Not much of a story. My daughter wanted a rustic wedding and a watering trough as a drink cooler. I can't just throw a metal tub on the ground and call it a day, so…I had a bunch of cut-off 2X4s laying around and got to work. The only “new” purchase was the trough and the hinges. I attached the tub to the base using metal roofing screws to keep it water tight and finished with a couple of coats of cedar deck stain/water proofing.By the time the reception was over, I had this one sold and had orders for a few more. Yes, the spigot is a working drain. It holds 8 full cases of soda and fifteen 10 pound bags of ice.
This is loose end that I had laying near the lathe for a while and I decided to finish it for the show tomorrow. I got this big alder log from a firewood pile in Washington State. It was twice as long but it was very cracked so I cut off half of the height and burned it and still had some cracks to contend with in this piece. I filled them with powdered gold stone and CA glue. I'll never use that in a turning again unless I can just sand it. It dulled 4 bowl gouges to just clean up the fills. Actually the fleck in the gold stone does not show up very well in this small of an area.This bowl is 10” x 3” high and finished with Danish oil and buffed and waxed.Cheers, Jim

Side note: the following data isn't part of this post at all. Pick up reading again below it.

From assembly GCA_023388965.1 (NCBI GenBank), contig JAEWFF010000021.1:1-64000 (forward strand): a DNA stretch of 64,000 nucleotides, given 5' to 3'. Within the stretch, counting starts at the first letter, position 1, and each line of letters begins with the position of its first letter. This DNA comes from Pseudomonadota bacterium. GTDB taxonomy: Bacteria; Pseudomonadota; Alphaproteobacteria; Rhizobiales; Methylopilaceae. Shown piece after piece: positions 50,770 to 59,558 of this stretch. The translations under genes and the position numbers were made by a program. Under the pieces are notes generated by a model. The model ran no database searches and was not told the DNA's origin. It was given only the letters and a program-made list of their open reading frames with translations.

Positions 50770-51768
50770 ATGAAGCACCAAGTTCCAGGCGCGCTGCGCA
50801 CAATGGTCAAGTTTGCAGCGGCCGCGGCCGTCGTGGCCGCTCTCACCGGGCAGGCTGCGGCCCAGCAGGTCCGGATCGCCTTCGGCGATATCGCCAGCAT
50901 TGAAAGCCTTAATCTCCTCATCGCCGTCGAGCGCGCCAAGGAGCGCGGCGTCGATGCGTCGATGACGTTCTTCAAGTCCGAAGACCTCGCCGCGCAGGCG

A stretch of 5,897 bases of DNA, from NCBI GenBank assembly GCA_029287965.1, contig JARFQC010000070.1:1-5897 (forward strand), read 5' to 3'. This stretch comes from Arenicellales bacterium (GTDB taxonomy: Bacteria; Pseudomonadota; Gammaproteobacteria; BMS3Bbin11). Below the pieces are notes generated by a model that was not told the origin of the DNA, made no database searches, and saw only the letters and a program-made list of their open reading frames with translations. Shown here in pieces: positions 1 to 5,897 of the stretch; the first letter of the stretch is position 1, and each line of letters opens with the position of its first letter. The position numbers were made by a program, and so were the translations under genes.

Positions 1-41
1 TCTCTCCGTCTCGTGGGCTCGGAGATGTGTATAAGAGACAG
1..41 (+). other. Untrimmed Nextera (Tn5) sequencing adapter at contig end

“Big Santa Painted!” I completed painting this guy last night and i think he turned out pretty good. Not as good as the original by Harold Enlow, but I knew that wasn't very likely. But I still enjoy carving his rough outs and I learn quite a bit from each one and hopefully something will rub off one of these days. He is about 16 inches tall and six inches wide, so there is a lot of room for details. I did open his eyes up a bit, although they are still a little squinty. I was trying a technique that Vic Hood mentioned for making a happy eye. At least I'm happy! Thanks for looking!